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  • Pietro Da Cortona - Ceiling of the Hall of Venus
  • Pietro Da Cortona - Holy Family Resting on the Flight to Egypt
  • Pietro Da Cortona - The Virgin and Child with Saint Martina
  • Pietro Da Cortona - The Age of Gold 1
  • Pietro Da Cortona - The Age of Gold
  • Pietro Da Cortona - Ceiling Fresco in the Hall of Saturn
  • Pietro Da Cortona - Tullia ordered his chariot to pass over the body of his father
  • Pietro Da Cortona - Sheet of studies of ornamental motifs
  • Pietro Da Cortona - View of the Hall of Saturn
  • Pietro Da Cortona - Men Digging and Constructing a Wall
  • Pietro Da Cortona - Naked man, seated, with arms raised
  • Pietro Da Cortona - St. Michael Expurging Heresy
  • Pietro Da Cortona - The Triumph of Nature Over Art
  • Pietro Da Cortona - View of the Sala della Stufa
  • Pietro Da Cortona - View of the Hall of Venus
  • Pietro Da Cortona - The Age of Bronze
  • Pietro Da Cortona - Copy of draped woman seated, front view, head turned to the left
  • Pietro Da Cortona - Draped female seated, front view, head turned to the left
  • Pietro Da Cortona - A religious bent to the right, a man's head behind him
  • Pietro Da Cortona - Drapery of a kneeling figure, back view
  • Pietro Da Cortona - Old draped, seated, holding a rope
  • Pietro Da Cortona - Young woman sitting, facing left
  • Pietro Da Cortona - Finding of Moses
  • Pietro Da Cortona - The finding of Moses
  • Pietro Da Cortona - The Virgin and Child with Saint Martina, Another Study of Saint Martina, Studies of a Head, and of an Arcade
  • Pietro Da Cortona - Design with an Eagle Fighting with a Serpent and a Putto in the Sky Holding an Inscribed Banner
  • Pietro Da Cortona - Landing of the Trojans at the Mouth of Tiberis
All 104 Artworks from Pietro Da Cortona

 Pietro da Cortona
Pietro da Cortona was a painter whose art flourished during the High Baroque period, the 17th century. He was a painter whose greatest talent lay with fresco painting. Cortona was also an architect, designing and completing several architectural projects in his time as well. Like all active artists, Cortona had a large studio where he brought on many young artists to train and work under him, many of whom grew to become great, prominent artists in their own right.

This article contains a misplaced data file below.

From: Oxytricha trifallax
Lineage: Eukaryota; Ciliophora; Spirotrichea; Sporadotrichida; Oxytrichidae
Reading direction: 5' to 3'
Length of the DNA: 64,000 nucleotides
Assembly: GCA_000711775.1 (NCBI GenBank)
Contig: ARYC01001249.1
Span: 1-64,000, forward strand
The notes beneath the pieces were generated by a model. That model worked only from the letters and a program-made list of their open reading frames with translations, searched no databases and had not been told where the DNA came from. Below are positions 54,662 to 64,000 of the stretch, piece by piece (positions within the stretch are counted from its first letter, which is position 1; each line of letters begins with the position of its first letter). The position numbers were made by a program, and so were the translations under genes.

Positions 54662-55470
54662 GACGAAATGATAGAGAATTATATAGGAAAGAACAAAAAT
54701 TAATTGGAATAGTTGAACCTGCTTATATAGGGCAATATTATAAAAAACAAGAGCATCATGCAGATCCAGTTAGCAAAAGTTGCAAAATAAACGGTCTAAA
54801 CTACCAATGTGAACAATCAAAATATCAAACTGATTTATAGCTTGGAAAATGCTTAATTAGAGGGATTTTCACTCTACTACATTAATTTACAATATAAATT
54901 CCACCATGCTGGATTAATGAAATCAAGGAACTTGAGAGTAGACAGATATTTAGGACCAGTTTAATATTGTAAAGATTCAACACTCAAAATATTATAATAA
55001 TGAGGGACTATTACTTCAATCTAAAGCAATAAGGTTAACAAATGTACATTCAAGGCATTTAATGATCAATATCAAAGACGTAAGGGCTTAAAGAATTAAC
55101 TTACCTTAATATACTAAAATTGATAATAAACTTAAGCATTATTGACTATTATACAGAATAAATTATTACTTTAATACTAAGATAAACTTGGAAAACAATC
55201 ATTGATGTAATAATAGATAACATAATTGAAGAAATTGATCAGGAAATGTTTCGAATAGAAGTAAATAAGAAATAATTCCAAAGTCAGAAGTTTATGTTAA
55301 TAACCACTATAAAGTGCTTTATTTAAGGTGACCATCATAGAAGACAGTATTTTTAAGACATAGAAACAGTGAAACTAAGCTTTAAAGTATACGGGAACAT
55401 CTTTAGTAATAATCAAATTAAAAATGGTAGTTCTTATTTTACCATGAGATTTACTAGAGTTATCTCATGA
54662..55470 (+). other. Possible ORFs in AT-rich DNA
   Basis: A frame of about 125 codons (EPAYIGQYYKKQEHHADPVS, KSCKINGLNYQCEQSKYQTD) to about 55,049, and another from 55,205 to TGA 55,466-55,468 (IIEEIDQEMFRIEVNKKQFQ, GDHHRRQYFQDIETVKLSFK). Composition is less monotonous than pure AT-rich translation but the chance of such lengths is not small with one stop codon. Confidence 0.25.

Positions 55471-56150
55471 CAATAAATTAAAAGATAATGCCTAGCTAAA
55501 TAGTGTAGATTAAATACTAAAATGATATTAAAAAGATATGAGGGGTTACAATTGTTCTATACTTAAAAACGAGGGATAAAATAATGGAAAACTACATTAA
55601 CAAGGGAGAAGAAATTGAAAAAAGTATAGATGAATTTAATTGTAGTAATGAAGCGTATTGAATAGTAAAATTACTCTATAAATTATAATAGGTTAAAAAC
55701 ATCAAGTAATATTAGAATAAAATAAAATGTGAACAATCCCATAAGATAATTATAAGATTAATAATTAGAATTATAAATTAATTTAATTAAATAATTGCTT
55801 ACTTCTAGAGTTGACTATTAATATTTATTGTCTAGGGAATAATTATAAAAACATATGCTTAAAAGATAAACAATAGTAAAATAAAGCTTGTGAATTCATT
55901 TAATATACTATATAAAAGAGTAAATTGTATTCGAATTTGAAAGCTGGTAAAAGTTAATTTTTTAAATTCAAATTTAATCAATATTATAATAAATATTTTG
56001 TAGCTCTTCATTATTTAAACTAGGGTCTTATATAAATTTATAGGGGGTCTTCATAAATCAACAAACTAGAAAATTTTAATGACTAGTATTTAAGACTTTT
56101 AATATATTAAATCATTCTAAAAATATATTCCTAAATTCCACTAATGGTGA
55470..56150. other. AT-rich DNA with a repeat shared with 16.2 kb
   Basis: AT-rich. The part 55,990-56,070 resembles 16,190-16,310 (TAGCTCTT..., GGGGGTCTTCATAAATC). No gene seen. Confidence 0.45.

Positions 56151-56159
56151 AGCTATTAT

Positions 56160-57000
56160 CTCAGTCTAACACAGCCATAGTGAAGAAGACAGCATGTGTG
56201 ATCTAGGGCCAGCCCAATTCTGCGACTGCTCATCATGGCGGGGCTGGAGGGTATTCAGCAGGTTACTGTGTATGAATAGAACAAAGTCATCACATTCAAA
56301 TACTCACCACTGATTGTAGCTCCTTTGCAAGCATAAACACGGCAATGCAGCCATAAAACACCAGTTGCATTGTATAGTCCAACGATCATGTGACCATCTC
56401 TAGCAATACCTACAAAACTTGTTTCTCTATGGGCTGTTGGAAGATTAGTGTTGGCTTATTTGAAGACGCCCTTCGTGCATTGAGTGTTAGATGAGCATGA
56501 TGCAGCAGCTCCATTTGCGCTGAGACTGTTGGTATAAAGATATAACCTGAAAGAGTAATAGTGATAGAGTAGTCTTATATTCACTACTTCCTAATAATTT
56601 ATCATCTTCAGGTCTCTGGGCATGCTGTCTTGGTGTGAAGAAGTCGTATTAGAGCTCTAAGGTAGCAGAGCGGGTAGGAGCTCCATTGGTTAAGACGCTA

[Page - Pietro Da Cortona - 4Ko]
Pietro da Cortona, by the name of Pietro Berrettini, born Pietro Berrettini da Cortona, (1 November 1596/7 – 16 May 1669) was the leading Italian Baroque painter of his time and also one of the key architects in the emergence of Roman Baroque architecture. He was also an important decorator. Cortona worked mainly in Rome and Florence.

Berrettini was born into a family of artisans and masons, in Cortona, then a town in the Grand Duchy of Tuscany. He trained in painting in Florence under Andrea Commodi, but soon he departed for Rome at around 1612/3, where he joined the studio of Baccio Ciarpi. He was involved in fresco decorations at the Palazzo Mattei in 1622-3 under the direction of Agostino Ciampelli and Cardinal Orsini had commissioned from him an Adoration of the Shepherds (c. 1626) for San Salvatore in Lauro.

In Rome, he had encouragement from many prominent patrons. According to Cortona's biographers his gifted copy of Raphael's Galatea fresco brought him to the attention of Marcello Sacchetti, papal treasurer during the Barberini papacy. Such contacts helped him gain an early major commission in Rome (1624–1626), a fresco decoration in the church of Santa Bibiana that was being renovated under the direction of Bernini. In 1626, the Sacchetti family engaged Cortona to paint three large canvases of The Sacrifice of Polyxena, The Triumph of Bacchus, and The Rape of the Sabines (the latter, c. 1629), and to paint a series of frescoes in the Villa Sacchetti at Castelfusano, near Ostia, using a team that included the young Andrea Sacchi. In the Sacchetti orbit, he met Pope Urban VIII and Cardinal Francesco Barberini, the papal nephew, and their patronage of Cortona provided him with ample scope to demonstrate his abilities as a painter of frescoes and canvases.